Guest Commentaries

Washington leads nation in gas prices — here's why

Say hello to 'cap and trade'
July 4, 2023 at 5:00 a.m.
The Shell gas station in downtown Bellingham advertises gas, starting at $5.19 a gallon, on Monday, July 3.
The Shell gas station in downtown Bellingham advertises gas, starting at $5.19 a gallon, on Monday, July 3. (Hailey Hoffman/Cascadia Daily News)

By Simon Sefzik, Guest Writer

As you’re enjoying the beautiful weather this summer, you have likely noticed the gradual increase in gas price hikes over the past few months when you fill up at the pump. According to AAA, Washington now has the highest fuel price in the nation, surpassing California. Considering this rate of increase is unique to Washington state, it’s worth examining the main cause. 

In 2021, Gov. Jay Inslee signed the Climate Commitment Act (CCA*), creating a cap-and-trade program similar to California where major industries must purchase “allowances” based on how much carbon they emit. The refineries in Whatcom are examples of industries that are impacted by this program. 

These allowances are purchased via auctions hosted by the Washington State Department of Ecology. The money collected by the state is intended to be used to incentivize green energy projects, theoretically offsetting the carbon emissions taxed in these auctions. 

So why the sudden increase in gas prices? Though it was passed in 2021, the cap-and-trade program is being implemented this year. Even before implementation, research groups like the Washington Policy Center warned this program would likely increase the price of gas by up to 45 cents per gallon — or more. In response to these allegations, Gov. Inslee responded: “This is going to have a minimal impact, if any. Pennies. We are talking about pennies.”

As it turns out, these projections were, if anything, modest. Even though only the second auction has been held, gas prices have already increased between 35 and 52 cents per gallon since the tax went into effect this year — furthering the difference between Washington’s average and the national average. Since Gov. Inslee’s original claim, his staff quietly scrubbed from its website his statements downplaying gas price increase concerns. 

It’s pretty simple: The industries paying more because of this fee/tax just buck the regulatory costs to the customers — you and me — at the pump. The governor’s office has acknowledged this, saying industries affected by the CCA pass on costs to the consumer “similar to any business with compliance costs related to things like workplace safety or bookkeeping.” 

Here in Whatcom County, The Seattle Times recently documented how leaders with the Lummi Nation and other tribes, who were supporters of the Climate Commitment Act, “didn’t realize” how much this tax would increase gas prices. Tom Wooten, chair of the Samish Indian Nation, said of Inslee after meeting with him about the gas price increases: “I’ve lost a lot of respect for that man ... I don’t think the average citizen should be taking it on the chin.”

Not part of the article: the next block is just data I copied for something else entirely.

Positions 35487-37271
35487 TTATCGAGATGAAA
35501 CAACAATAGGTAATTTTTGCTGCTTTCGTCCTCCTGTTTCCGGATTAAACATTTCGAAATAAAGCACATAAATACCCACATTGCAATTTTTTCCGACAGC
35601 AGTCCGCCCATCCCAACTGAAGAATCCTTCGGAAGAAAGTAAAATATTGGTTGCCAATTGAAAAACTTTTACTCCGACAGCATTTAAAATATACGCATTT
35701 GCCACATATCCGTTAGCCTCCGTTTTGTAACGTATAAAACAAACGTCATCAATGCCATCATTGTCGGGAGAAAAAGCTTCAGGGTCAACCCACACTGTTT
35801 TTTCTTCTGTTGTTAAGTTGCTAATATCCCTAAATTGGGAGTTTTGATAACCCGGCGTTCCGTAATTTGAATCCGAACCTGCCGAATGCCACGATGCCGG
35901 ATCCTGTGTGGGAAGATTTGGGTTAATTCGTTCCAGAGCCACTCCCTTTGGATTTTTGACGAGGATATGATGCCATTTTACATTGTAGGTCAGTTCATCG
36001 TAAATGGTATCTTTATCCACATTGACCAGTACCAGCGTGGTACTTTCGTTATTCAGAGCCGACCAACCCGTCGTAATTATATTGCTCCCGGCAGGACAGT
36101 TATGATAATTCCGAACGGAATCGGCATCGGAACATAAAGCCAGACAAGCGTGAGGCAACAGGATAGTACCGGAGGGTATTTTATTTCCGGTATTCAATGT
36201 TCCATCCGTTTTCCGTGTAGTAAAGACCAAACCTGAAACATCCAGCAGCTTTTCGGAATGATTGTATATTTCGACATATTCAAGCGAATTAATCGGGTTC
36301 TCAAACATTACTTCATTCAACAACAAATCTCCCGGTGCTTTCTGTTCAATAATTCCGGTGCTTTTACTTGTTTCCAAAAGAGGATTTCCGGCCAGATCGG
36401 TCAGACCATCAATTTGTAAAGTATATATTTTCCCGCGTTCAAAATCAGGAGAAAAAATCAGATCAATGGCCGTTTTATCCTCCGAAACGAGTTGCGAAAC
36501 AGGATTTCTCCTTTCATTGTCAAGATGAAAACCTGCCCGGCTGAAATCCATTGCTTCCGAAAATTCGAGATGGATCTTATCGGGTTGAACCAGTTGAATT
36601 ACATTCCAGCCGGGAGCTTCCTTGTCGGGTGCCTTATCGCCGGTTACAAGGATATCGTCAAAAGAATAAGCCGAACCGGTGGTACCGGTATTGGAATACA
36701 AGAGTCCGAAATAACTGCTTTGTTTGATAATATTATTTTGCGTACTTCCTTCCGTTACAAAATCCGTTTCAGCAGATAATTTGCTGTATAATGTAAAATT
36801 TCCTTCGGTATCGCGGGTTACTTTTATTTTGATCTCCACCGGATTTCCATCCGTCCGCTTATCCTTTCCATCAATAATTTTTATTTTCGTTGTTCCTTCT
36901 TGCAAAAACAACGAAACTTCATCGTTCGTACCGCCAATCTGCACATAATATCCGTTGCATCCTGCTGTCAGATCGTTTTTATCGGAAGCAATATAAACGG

Now that this program is up and running, even original proponents of the bill have been taken aback. 

Even before the CCA, Washington already had the third-highest gas tax in the nation. Politicians from both sides of the political aisle criticize Washington’s regressive gas tax, arguing it disproportionately impacts working families and low-income folks. The regulatory Leviathan created by the Climate Commitment Act is no different: As we fight to recover economically from a pandemic and grapple with the inflationary aftermath, these extra fuel costs add up quickly, impacting our daily lives.

Inslee’s administration has rebuffed concerns raised by tribal leaders and other critics, blaming the price increases on “compliance obligations” — not new taxes — from the CCA. Regardless of the linguistic gymnastics, here’s the bottom line: As long as the Climate Commitment Act exists in Washington, gas prices will likely continue to climb (and stay at a high price) relative to other states. 

The potential tradeoff, on the other hand, is a program that stewards taxpayer dollars wisely and makes targeted green job investments. While I’m not optimistic about this prospect, I hope that myself — and the skeptics who have been right so far — are wrong. 

* Note: The Climate Commitment Act, SB 5126, was passed in 2021. The 42nd District delegation voted as follows: Sen. Doug Ericksen, nay; Rep. Sharon Shewmake, aye; Rep. Alicia Rule, nay; 40th District: Sen. Liz Lovelett, nay; Rep. Debra Lekanoff, aye; Rep. Alex Ramel, aye. 

Simon Sefzik is a former State Senator for the 42nd Legislative District and now works for Project 42, a nonprofit aiming to build a durable infrastructure to improve the course of Washington. 

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